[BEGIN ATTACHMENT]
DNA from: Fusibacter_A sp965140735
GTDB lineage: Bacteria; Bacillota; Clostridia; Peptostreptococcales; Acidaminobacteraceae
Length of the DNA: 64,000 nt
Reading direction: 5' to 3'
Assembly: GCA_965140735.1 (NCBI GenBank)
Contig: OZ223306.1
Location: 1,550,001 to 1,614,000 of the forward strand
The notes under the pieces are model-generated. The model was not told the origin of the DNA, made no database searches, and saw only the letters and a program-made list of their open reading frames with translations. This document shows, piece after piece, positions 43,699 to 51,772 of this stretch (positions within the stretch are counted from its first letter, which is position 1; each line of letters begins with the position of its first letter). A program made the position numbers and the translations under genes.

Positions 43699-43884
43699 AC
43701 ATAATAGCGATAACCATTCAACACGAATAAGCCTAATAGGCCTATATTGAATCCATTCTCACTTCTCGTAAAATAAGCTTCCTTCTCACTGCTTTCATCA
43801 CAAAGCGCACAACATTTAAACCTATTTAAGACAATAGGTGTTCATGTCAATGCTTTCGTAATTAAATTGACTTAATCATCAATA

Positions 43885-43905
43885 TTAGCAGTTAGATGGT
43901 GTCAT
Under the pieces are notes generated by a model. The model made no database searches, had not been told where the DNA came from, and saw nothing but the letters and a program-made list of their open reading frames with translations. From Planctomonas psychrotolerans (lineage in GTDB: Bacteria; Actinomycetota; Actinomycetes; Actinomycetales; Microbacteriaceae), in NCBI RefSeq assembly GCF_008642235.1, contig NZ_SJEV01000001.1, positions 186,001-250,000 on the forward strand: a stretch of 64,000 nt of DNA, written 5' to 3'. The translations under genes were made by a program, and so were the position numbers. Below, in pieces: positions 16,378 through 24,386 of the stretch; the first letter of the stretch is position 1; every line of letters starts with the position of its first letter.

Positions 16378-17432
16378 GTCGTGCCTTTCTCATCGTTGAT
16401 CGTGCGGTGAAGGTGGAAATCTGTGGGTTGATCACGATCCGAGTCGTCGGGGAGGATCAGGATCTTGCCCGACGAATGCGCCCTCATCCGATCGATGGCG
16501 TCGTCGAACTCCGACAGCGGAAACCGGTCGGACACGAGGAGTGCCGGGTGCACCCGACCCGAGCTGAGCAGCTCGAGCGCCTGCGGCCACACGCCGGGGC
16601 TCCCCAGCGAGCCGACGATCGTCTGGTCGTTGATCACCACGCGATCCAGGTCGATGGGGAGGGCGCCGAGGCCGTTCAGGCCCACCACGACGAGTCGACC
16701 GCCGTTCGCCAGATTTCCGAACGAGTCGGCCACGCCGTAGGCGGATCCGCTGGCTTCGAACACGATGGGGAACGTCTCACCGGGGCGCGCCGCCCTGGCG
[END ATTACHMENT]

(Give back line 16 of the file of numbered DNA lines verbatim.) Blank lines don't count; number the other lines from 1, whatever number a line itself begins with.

Under the pieces are notes generated by a model. The model made no database searches, had not been told where the DNA came from, and saw nothing but the letters and a program-made list of their open reading frames with translations. From Planctomonas psychrotolerans (lineage in GTDB: Bacteria; Actinomycetota; Actinomycetes; Actinomycetales; Microbacteriaceae), in NCBI RefSeq assembly GCF_008642235.1, contig NZ_SJEV01000001.1, positions 186,001-250,000 on the forward strand: a stretch of 64,000 nt of DNA, written 5' to 3'. The translations under genes were made by a program, and so were the position numbers. Below, in pieces: positions 16,378 through 24,386 of the stretch; the first letter of the stretch is position 1; every line of letters starts with the position of its first letter.